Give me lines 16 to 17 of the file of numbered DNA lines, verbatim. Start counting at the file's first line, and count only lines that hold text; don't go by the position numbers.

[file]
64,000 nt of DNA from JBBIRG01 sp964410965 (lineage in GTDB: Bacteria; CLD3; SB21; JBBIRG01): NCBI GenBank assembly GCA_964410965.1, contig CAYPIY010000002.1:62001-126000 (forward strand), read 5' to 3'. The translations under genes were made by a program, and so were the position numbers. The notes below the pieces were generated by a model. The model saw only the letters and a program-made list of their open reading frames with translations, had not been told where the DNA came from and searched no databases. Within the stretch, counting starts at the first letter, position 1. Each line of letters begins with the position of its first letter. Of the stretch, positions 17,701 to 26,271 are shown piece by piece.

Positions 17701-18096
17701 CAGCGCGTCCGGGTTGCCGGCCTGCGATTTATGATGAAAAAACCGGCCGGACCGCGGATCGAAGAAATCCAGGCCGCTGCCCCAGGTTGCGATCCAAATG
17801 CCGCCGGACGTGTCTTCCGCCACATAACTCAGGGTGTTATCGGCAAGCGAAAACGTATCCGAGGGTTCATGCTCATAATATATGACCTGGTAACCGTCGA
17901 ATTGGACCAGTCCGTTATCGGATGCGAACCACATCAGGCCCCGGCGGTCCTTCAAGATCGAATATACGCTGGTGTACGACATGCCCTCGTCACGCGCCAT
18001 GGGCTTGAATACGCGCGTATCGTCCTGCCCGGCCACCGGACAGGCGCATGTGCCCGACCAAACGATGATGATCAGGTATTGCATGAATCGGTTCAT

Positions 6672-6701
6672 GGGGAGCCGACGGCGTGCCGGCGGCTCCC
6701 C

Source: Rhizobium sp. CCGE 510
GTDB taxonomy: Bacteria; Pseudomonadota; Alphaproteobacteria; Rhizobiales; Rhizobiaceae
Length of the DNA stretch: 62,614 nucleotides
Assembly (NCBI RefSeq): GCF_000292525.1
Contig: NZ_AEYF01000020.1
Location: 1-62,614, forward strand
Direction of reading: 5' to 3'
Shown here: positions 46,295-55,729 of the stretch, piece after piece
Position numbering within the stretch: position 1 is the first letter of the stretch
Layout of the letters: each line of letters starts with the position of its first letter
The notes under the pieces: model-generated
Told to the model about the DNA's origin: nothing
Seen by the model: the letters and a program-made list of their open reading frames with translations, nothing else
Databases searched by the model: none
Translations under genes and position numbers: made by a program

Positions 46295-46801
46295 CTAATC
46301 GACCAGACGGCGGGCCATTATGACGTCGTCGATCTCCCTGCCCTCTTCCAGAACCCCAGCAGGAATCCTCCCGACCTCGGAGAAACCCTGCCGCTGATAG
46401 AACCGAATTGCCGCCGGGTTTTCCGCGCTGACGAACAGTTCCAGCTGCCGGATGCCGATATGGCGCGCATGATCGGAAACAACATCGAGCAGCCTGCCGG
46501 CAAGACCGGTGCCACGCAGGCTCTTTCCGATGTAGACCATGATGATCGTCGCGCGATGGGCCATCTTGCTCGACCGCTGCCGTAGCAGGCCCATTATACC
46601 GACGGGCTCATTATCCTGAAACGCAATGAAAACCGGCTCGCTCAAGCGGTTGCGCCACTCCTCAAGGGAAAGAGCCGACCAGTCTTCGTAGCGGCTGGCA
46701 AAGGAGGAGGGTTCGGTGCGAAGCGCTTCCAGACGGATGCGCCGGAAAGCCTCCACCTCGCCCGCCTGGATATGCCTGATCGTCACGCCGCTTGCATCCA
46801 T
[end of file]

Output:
Direction of reading: 5' to 3'
Shown here: positions 46,295-55,729 of the stretch, piece after piece